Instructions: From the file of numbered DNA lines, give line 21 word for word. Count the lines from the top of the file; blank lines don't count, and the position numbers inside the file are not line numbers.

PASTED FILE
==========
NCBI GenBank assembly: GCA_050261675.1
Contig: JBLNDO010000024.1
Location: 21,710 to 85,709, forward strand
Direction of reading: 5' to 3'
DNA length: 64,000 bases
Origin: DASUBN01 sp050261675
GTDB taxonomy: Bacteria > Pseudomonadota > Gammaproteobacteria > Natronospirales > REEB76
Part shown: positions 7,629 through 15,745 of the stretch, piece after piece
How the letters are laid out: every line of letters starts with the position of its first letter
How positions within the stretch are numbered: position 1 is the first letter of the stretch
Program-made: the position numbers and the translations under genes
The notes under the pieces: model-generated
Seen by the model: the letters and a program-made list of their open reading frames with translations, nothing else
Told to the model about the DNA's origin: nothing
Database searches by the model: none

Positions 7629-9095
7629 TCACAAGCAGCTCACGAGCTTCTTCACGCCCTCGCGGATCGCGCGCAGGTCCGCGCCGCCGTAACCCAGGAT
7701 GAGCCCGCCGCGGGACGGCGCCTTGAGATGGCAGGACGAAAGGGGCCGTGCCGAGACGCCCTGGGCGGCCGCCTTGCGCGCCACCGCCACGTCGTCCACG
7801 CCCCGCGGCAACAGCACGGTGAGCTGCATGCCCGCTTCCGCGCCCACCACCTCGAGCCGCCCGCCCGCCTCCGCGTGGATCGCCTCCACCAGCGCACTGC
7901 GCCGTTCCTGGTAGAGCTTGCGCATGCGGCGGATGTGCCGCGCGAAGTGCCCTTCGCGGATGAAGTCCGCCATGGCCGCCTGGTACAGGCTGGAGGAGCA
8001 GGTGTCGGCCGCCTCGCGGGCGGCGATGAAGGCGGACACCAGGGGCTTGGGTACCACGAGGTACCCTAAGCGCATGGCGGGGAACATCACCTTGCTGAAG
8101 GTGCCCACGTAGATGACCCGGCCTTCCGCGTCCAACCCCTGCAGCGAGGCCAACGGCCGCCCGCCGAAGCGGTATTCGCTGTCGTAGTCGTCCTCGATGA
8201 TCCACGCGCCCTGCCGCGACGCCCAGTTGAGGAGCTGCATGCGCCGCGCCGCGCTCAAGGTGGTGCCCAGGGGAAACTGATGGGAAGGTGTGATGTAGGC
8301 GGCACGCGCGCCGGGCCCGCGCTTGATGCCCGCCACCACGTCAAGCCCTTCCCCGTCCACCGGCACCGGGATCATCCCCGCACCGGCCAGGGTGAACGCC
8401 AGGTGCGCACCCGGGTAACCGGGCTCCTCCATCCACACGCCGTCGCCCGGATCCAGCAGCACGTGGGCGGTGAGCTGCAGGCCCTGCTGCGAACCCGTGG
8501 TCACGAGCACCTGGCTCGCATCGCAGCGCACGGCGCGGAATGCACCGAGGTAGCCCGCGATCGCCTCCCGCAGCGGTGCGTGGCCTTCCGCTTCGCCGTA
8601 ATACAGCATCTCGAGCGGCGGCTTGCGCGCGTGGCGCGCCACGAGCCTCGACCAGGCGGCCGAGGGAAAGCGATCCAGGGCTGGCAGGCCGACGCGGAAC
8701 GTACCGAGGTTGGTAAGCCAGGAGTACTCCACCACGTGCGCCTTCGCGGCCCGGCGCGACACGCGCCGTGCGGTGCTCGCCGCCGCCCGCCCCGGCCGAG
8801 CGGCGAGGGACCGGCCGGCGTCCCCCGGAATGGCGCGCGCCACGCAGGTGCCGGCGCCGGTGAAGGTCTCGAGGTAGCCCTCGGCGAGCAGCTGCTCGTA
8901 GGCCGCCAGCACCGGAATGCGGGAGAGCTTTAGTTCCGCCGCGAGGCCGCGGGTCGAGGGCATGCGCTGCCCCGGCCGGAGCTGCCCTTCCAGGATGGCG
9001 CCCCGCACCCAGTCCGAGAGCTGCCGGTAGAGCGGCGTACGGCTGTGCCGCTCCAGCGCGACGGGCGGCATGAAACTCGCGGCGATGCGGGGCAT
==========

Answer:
8001 GGTGTCGGCCGCCTCGCGGGCGGCGATGAAGGCGGACACCAGGGGCTTGGGTACCACGAGGTACCCTAAGCGCATGGCGGGGAACATCACCTTGCTGAAG